Around 10,000 jobs in South Africa at risk as mining firms announce production cuts

29 July 2015 (Last Updated July 29th, 2015 18:30)

Appoximately 10,000 jobs in South Africa are expected to be cut due to a number of producers opting to slash production at major mines.

Appoximately 10,000 jobs in South Africa are expected to be cut due to a number of producers opting to slash production at major mines.

At least seven mining companies have announced plans for job cuts in past two months in the country.

The latest decision by the mining companies comes due to declining commodity prices in addition to rising wage demands compelling them to reduce staff.

Over the next year, a 20%-30% out of a total workforce of 440,000 in the country is expected to be at risk.

"We are heading for a jobs bloodbath."

South Africa is the biggest producer of platinum and manganese, with mining accounting for more than half of the nation's exports.

Bloomberg quoted research group Economists.co.za chief economist Mike Schussler saying by phone: "We are heading for a jobs bloodbath.

"We've already lost thousands of jobs on mining and it looks like we're going to lose more with commodity prices coming down this quickly, added to the complication of high wage settlements and higher electricity and water rates."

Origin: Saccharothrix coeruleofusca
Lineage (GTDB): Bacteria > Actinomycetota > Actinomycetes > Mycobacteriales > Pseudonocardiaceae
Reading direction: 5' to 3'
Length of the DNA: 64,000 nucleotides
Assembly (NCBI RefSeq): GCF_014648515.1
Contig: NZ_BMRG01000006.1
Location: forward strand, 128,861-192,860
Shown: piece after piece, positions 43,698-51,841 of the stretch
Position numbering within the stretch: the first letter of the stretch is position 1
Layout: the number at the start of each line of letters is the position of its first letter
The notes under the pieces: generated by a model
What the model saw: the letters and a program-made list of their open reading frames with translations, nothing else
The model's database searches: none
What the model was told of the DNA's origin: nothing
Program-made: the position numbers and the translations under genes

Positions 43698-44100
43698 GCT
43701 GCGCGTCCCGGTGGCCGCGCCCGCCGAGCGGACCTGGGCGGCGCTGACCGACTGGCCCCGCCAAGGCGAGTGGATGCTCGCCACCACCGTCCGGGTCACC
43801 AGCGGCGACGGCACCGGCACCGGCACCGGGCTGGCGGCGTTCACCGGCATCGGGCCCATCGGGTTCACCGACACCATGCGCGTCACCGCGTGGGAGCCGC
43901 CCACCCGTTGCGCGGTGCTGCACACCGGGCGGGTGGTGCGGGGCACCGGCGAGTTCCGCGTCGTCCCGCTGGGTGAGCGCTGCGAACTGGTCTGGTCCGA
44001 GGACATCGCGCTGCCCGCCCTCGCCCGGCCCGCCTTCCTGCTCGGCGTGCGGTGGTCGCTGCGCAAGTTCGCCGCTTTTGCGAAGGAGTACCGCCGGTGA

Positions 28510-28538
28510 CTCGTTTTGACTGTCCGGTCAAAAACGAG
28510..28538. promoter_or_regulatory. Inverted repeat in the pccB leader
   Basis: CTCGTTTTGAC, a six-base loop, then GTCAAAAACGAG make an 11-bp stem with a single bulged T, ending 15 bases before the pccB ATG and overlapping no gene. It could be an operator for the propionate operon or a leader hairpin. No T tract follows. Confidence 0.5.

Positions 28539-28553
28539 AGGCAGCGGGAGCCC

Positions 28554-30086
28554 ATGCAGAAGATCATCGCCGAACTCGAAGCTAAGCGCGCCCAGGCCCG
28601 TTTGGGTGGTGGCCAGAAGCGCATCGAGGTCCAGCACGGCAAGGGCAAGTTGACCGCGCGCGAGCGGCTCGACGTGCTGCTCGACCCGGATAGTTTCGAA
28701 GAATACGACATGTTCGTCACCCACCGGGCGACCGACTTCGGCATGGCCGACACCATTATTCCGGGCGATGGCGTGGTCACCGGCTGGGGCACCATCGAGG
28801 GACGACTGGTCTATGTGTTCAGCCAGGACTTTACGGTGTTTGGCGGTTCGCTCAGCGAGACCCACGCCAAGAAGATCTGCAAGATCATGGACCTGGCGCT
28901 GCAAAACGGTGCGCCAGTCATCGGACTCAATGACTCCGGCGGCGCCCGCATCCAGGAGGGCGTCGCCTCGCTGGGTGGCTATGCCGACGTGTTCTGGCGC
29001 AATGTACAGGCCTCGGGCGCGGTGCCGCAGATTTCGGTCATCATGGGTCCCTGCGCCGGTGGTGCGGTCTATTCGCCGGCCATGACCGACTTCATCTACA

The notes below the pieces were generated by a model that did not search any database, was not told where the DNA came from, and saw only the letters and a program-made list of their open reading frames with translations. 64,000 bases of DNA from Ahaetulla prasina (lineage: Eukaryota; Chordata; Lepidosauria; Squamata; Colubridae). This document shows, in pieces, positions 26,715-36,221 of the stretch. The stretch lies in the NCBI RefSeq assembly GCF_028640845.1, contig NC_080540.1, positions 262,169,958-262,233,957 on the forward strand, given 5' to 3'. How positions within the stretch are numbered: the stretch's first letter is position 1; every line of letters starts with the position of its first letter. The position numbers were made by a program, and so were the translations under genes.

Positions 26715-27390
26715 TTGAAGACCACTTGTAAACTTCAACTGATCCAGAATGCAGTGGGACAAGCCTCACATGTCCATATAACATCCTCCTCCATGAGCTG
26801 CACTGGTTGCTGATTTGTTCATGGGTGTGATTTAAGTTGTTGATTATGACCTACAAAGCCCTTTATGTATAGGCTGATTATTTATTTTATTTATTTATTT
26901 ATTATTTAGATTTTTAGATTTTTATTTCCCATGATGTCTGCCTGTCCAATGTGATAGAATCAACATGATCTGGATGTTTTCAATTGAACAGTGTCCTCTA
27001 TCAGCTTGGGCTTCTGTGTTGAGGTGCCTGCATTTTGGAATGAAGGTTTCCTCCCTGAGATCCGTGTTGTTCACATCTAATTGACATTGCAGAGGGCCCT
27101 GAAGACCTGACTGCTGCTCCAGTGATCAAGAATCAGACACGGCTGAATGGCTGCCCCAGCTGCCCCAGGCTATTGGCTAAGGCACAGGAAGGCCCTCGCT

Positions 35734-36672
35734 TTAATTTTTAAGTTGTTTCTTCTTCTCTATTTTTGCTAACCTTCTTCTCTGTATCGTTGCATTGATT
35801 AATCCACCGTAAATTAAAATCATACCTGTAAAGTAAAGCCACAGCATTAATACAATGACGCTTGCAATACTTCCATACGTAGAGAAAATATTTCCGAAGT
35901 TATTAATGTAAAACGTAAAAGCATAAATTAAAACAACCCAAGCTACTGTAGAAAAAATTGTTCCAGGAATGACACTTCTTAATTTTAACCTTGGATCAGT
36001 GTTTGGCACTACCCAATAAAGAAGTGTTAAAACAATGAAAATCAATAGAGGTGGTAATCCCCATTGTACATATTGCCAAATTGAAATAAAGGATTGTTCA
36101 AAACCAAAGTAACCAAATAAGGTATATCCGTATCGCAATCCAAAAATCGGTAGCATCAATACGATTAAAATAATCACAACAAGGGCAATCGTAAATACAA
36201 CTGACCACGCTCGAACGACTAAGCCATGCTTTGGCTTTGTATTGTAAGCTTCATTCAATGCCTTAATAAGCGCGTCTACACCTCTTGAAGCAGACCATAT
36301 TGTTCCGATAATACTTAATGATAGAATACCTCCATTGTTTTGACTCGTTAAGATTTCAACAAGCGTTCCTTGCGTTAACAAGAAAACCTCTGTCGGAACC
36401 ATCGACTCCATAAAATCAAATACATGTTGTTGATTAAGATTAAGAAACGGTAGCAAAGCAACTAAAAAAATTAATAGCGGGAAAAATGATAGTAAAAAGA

The government aims to create six million new jobs by 2019, yet is experiencing difficulties in doing so due to weak economic growth caused by power shortages, labour strikes and pay-rise demands.

South Africa's gold mines labour group, the National Union of Mineworkers is seeking hikes of more than 60%.

In 2014, a strike by workers ceased most of the operations of three biggest platinum producers for five months and finally it was concluded when companies agreed to increases their wages by as much as 35%.

Following the NEC Lekgotla meet, held from 24 to 26 July African National Congress secretary general Gwede Mantashe said: "South Africa remains a mineral driven economy, based on amongst others industrialisation through beneficiation and foreign earnings.

"Those companies that have already announced possible retrenchments are called upon to review their plans and avoid massive job losses as such would lead us further into crisis."